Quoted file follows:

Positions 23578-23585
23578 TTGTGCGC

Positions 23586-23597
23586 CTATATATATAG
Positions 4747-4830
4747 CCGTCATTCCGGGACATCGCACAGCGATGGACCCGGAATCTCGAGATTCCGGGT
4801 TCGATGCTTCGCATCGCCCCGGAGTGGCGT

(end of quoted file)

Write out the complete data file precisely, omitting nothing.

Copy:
Positions 23578-23585
23578 TTGTGCGC

Positions 23586-23597
23586 CTATATATATAG
Positions 4747-4830
4747 CCGTCATTCCGGGACATCGCACAGCGATGGACCCGGAATCTCGAGATTCCGGGT
4801 TCGATGCTTCGCATCGCCCCGGAGTGGCGT